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The Making of the Castle Hill Caves
The approximately 40 hectares surface area of the Castle Hill, that is surrounded by thick man made walls, rises as a mesa between the valleys carved by the Danube River and the Ördögárok (Devil’s Ditch) Creek. The main mass of the hill is made of so called Buda Marl. This rock material that resembles clay is of good stability but this stability drops to one fourth, one third of the original value when it gets wet.
The Ördögárok Creek used to trickle at the elevation of the present hilltop in the geological age of the Quaternary and deposited a pebbly sediment on the top of the marl that vas covered later by a 7-12 meter thick layer of freshwater limestone by rising thermal springs. This hard layer of rock prevented later the weathering of the Castle Hill. The freshwater limestone is thickest at the Szentháromság The rise of the springs continued for tens of thousands of years and beyond the thickening of the limestone layer their water also effected the growth of lateral cavities at the contact of the marl and limestone. Such cavities that developed in freshwater limestone are worldwide rarities. The number of the original cavities must have exceeded a hundred. The most spacious cavities were located at the Szentháromság Square.
Man and the Cave System
People used to live on the top of the Castle Hill even before the raising of the Buda Castle. The inhabitants of the medieval hamlet probably happened to find the caves hidden in the depth while digging wells. Utilizing the natural potentiality they cut access tunnels to the cavities and turned them to cellars. The investigation of the cave wells revealed finds hinting the 11th or 12th centuries. It’s been suggested that the very arrangement of the houses on the surface was adjusted to these cave cellars.
King Béla IV ordered the raising of the Buda Castle, the new residence of the sovereign in the spring of 1242, after the Mongol invasion. The builders of the early Medieval had two purposes in mind: defend the residents from the enemy and provide the basic needs within the walls. While the external defense was provided by bastions 5 to 10 meters high the provision of water was most practical from the resources in the caves. The wells in the cave-cellars provided potable water in the times of sieges. The caverns under the houses were well-suited for other purposes like the storage or rather hiding of food reserves and valuable from the enemy -or from the tax collector. Many of the cave cellars were used as ice-pits in the times of the Turkish occupation.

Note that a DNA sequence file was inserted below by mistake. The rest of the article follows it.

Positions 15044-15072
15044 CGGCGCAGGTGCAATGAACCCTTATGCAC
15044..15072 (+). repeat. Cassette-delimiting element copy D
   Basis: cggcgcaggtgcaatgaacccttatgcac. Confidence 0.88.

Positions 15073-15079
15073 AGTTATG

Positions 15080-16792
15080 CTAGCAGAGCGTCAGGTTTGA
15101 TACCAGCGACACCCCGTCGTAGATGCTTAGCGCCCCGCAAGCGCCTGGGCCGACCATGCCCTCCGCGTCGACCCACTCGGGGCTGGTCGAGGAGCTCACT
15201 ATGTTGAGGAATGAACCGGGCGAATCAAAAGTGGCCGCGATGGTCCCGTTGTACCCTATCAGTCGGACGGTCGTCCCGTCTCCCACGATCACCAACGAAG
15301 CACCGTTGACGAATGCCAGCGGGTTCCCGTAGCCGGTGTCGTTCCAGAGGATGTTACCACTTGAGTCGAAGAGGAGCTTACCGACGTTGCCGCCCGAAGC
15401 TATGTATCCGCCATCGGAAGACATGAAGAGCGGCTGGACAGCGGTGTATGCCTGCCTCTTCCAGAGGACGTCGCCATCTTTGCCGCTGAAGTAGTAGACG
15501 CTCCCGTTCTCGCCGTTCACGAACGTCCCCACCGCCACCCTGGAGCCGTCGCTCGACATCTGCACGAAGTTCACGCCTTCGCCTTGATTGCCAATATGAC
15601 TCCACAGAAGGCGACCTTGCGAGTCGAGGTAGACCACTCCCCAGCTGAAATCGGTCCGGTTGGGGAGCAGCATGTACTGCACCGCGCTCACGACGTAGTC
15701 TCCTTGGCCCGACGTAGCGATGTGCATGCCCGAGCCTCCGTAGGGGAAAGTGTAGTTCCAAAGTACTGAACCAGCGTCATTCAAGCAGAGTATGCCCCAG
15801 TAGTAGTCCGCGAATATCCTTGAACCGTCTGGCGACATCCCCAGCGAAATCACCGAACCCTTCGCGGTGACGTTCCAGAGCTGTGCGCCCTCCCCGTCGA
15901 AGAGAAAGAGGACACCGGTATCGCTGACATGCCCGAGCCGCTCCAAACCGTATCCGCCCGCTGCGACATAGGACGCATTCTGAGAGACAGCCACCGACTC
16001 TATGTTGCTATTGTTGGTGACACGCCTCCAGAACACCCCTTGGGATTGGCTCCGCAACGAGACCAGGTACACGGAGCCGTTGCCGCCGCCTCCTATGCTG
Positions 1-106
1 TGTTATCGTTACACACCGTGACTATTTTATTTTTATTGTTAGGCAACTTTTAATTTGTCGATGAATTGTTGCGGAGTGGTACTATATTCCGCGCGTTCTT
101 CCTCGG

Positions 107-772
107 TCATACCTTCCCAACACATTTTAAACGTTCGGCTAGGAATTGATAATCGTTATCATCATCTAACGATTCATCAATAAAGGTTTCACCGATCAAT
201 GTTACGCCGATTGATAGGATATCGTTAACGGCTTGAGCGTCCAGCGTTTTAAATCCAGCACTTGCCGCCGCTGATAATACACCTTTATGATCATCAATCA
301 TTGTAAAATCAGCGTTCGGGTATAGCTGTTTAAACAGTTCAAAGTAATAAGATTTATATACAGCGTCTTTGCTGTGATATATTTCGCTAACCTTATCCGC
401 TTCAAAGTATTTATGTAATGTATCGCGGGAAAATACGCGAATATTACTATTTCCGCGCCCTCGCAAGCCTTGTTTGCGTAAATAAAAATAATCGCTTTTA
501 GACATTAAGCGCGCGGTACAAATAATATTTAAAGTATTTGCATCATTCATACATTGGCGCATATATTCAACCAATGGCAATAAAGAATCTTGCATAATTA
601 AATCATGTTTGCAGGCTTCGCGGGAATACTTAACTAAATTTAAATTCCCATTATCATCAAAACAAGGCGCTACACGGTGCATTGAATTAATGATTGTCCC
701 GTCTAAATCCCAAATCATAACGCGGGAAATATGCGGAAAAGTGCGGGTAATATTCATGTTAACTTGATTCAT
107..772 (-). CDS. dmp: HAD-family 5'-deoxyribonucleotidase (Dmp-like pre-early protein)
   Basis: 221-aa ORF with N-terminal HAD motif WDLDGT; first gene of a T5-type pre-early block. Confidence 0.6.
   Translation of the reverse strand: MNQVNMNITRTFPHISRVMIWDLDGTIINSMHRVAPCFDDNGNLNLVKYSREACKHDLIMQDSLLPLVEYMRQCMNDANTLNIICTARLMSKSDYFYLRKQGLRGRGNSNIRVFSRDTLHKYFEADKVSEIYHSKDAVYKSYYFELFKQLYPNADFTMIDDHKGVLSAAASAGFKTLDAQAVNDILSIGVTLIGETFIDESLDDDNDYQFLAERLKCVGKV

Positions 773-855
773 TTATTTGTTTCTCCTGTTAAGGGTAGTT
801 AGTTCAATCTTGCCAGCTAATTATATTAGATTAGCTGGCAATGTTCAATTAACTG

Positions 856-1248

The caves had important roles in the times of calamities: major fires, wars, sieges. According to some opinions the defending troops could be moved under the ground. A number of recitals depict troops attacking the enemy through tunnels dug ti the feet of the bastions from cave-cellars.
Evlia Chelebi, Turkish traveler characterizes adequately the Buda castle as “being hollow”. Rumors got around that some Turkish high officers made odalisques that they got tired of “vanish” in the depths. Many roamed the cavities to find buried Turkish treasure. Research people of our days did not find remains of odalisques or treasures, but only rusty spurs, broken pottery or ancient cannon balls on occasion. Most cave-cellars had been forgotten in the 19th century. Imagination placed the dens of “Black Barons”, or spirits under the ground. Moreover the neglected cavities caused more and more trouble. Because of collapses of street pavement the mapping of the cave-cellar system was ordered in the late 1800-s. The final verdict was to fill the cavities with debris, trash or soil.